The purpose of this study is to revisit the concept of rape as represented by professionals in the literature as well as its perception (beliefs and attitudes) in the population at large and to propose methodological improvements to its measurement tool. Rape is a serious crime threatening its victim-s physical and mental health and integrity; and as such is legally prosecuted in all modern societies. The problem is not in accepting or rejecting rape as a criminal act, but rather in the vagueness of its interpretations and “justifications" maintained in the mentality of modern societies - known in the literature as the phenomenon of "rape-myth". The rapemyth can be studied from different perspectives: criminology, sociology, ethics, medicine and psychology. Its investigation requires rigorous scientific objectivity, free of passion (victims of rape are at risk of emotional bias), free of activism (social activists, even if wellintentioned are also biased), free of any pre-emptive assumptions or prejudices. To apply a rigorous scientific procedure, we need a solid, valid and reliable measurement. Rape is a form of heterosexual or homosexual aggression, violently forcing the victim to give-in in the sexual activity of the aggressor against her/his will. Human beings always try to “understand" or find a reason justifying their acts. Psychological literature provides multiple clinical and experimental examples of it; just to mention the famous studies by Milgram on the level of electroshock delivered by the “teacher" towards the “learner" if “scientifically justifiable" or the studies on the behavior of “prisoners" and the “guards" and many other experiments and field observations. Sigmund Freud presented the phenomenon of unconscious justification and called it rationalization. The multiple justifications, rationalizations and repeated opinions about sexual behavior contribute to a myth maintained in the society. What kind of “rationale" our societies apply to “understand" the non-consensual sexual behavior? There are many, just to mention few: • Sex is a ludistic activity for both participants, therefore – even if not consented – it should bring pleasure to both. • Everybody wants sex, but only men are allowed to manifest it openly while women have to pretend the opposite, thus men have to initiate sexual behavior and women would follow. • A person who strongly needs sex is free to manifest it and struggle to get it; the person who doesn-t want it must not reveal her/his sexual attraction and avoid risky situations; otherwise she/he is perceived as a promiscuous seducer. • A person who doesn-t fight against the sexual initiator unconsciously accepts the rape (does it explain why homosexual rapes are reported less frequently than rapes against women?). • Women who are raped deserve it because their wardrobe is very revealing and seducing and they ''willingly'' go to highly risky places (alleys, dark roads, etc.). • Men need to ventilate their sexual energy and if they are deprived of a partner their urge to have sex is difficult to control. • Men are supposed to initiate and insist even by force to have sex (their testosterone makes them both sexual and aggressive). The paper overviews numerous cultural beliefs about masculine versus feminine behavior and their impact on the “rape myth".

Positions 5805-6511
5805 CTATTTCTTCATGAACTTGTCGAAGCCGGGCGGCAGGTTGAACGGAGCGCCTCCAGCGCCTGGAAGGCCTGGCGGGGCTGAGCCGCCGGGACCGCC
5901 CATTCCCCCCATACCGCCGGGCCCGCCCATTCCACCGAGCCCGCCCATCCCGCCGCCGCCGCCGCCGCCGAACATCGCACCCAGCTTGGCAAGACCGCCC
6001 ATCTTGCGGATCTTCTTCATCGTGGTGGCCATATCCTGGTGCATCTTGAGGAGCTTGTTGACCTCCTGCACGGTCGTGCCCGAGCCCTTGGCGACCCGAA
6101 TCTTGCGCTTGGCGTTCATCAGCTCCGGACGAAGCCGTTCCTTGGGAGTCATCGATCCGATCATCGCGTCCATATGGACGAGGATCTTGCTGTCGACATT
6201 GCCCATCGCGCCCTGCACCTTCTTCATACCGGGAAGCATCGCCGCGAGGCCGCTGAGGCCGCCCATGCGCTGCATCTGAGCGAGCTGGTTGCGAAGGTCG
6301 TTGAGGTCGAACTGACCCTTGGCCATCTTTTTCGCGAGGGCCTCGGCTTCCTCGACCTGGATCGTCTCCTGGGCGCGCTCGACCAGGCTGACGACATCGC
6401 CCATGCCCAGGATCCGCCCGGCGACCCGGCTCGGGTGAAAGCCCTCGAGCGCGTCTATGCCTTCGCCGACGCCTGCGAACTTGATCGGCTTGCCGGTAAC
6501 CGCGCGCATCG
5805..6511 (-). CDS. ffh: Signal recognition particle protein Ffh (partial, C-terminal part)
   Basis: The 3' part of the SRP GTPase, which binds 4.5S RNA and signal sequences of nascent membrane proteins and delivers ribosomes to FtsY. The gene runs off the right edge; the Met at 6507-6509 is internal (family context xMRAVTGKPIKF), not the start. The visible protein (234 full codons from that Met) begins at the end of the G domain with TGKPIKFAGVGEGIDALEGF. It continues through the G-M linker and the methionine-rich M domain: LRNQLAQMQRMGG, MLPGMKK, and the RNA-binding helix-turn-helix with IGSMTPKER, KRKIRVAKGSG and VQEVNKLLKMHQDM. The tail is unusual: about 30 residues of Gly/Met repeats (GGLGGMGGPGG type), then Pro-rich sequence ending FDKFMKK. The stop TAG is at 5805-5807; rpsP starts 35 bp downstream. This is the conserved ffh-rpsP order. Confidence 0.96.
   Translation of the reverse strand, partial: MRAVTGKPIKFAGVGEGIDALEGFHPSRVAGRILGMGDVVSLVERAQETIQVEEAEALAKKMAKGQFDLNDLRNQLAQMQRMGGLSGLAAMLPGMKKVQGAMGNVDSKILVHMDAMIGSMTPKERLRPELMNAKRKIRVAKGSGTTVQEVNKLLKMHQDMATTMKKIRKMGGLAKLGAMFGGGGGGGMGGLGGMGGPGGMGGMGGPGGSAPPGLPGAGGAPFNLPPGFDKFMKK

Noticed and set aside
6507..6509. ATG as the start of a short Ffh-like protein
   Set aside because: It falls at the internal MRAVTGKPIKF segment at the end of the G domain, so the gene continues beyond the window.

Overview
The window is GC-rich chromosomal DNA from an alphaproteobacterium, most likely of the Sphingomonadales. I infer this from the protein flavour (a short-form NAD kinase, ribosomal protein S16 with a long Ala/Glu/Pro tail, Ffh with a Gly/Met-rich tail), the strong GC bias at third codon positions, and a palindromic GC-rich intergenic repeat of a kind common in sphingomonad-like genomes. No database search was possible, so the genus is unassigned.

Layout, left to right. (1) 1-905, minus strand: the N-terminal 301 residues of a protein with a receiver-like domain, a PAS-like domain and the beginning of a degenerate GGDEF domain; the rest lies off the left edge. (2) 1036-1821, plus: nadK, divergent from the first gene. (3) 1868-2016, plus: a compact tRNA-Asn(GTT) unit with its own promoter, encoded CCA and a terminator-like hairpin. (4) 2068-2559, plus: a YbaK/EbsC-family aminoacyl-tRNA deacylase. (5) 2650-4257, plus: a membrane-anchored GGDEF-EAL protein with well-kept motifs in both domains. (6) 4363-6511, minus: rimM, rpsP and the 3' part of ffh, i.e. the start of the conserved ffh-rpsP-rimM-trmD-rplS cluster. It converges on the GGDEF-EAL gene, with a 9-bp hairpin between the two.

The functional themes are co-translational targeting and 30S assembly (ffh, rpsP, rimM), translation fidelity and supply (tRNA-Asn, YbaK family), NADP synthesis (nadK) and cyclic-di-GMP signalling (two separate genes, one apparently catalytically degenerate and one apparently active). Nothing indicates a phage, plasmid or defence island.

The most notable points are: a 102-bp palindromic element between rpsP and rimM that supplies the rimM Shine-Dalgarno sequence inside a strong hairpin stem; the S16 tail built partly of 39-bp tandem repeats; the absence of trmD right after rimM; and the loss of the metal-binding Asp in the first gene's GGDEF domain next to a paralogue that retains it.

Keywords:
Rape Myth components, psycho-social factors, testing, Likert-type scale